The Dry Eye Zone

Rebecca's Blog


Study: Mizoribine in Sjogrens treatment

Just a passing mention and no details as to methodology or degree of improvement in the abstract, but since this does mention dry eye improvement, Sjogrens patients may want to check it out.

Efficacy and safety of mizoribine for the treatment of Sjögren's syndrome: a multicenter open-label clinical trial.

Nakayamada S, Saito K, Umehara H, Ogawa N, Sumida T, Ito S, Minota S, Nara H, Kondo H, Okada J, Mimori T, Yoshifuji H, Sano H, Hashimoto N, Sugai S, Tanaka Y.
Mod Rheumatol. 2007;17(6):464-9. Epub 2007 Dec 20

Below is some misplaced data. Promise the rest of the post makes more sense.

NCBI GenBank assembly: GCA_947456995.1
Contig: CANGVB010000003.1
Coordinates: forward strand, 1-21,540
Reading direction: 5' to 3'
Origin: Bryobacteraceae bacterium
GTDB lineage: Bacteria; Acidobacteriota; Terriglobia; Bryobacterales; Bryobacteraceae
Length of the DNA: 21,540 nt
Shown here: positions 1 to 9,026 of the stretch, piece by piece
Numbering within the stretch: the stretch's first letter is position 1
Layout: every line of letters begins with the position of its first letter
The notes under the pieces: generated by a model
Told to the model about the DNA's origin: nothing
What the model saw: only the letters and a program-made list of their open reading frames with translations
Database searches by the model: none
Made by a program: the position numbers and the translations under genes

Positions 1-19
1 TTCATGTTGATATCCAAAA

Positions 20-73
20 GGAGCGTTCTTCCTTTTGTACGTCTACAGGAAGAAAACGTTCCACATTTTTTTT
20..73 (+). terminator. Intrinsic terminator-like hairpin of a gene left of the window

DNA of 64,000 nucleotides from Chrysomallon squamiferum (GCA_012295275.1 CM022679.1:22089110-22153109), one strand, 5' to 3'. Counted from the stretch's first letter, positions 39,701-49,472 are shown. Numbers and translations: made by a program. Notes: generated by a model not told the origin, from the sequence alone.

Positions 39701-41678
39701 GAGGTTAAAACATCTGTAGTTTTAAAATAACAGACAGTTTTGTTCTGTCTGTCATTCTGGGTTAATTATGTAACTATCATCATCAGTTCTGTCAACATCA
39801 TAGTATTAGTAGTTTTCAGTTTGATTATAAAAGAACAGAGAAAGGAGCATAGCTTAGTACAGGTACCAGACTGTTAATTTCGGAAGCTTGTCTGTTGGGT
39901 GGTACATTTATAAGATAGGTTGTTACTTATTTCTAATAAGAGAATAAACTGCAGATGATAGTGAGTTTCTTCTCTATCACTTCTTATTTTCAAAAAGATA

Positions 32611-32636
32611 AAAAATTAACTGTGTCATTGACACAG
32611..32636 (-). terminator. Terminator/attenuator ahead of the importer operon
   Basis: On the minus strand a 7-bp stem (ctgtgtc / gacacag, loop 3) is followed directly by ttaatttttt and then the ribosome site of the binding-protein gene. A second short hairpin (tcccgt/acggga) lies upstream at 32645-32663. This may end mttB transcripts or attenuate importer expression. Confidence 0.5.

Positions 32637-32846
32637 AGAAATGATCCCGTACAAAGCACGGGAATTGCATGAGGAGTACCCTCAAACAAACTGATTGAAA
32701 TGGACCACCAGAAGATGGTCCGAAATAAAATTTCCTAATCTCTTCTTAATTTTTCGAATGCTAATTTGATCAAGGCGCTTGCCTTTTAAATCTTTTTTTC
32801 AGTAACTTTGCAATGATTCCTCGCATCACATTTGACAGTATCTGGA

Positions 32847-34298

This multicenter clinical trial was performed to evaluate the efficacy and safety of mizoribine for the treatment of Sjögren's syndrome. Fifty-nine patients with a definite diagnosis of Sjögren's syndrome received 150;Smg of mizoribine daily for 16 weeks. The salivary secretion volume was determined at baseline, at weeks 8 and 16 after the start of the study treatment by the Saxon test, and clinical manifestations were assessed by the investigator and the patients using a 10-cm visual analog scale (VAS). Adverse drug reactions were reported in 18 patients, of whom 6 patients had to discontinue the study due to such adverse reactions; however, no serious adverse drug reactions definitely related to the study drug were noted. The salivary secretion volume, the rate of change in salivary secretion, the patients' own assessments of dry mouth and dry eyes, the investigators' assessment of oral sicca symptoms, and the investigators' overall assessment improved following the treatment regimen with statistical significance at week 16 after the start of treatment in comparison to the baseline values. These results suggested that mizoribine may be effective in producing a subjective and objective amelioration of the glandular symptoms in patients with Sjögren's syndrome, without observing any serious adverse effects related to this drug.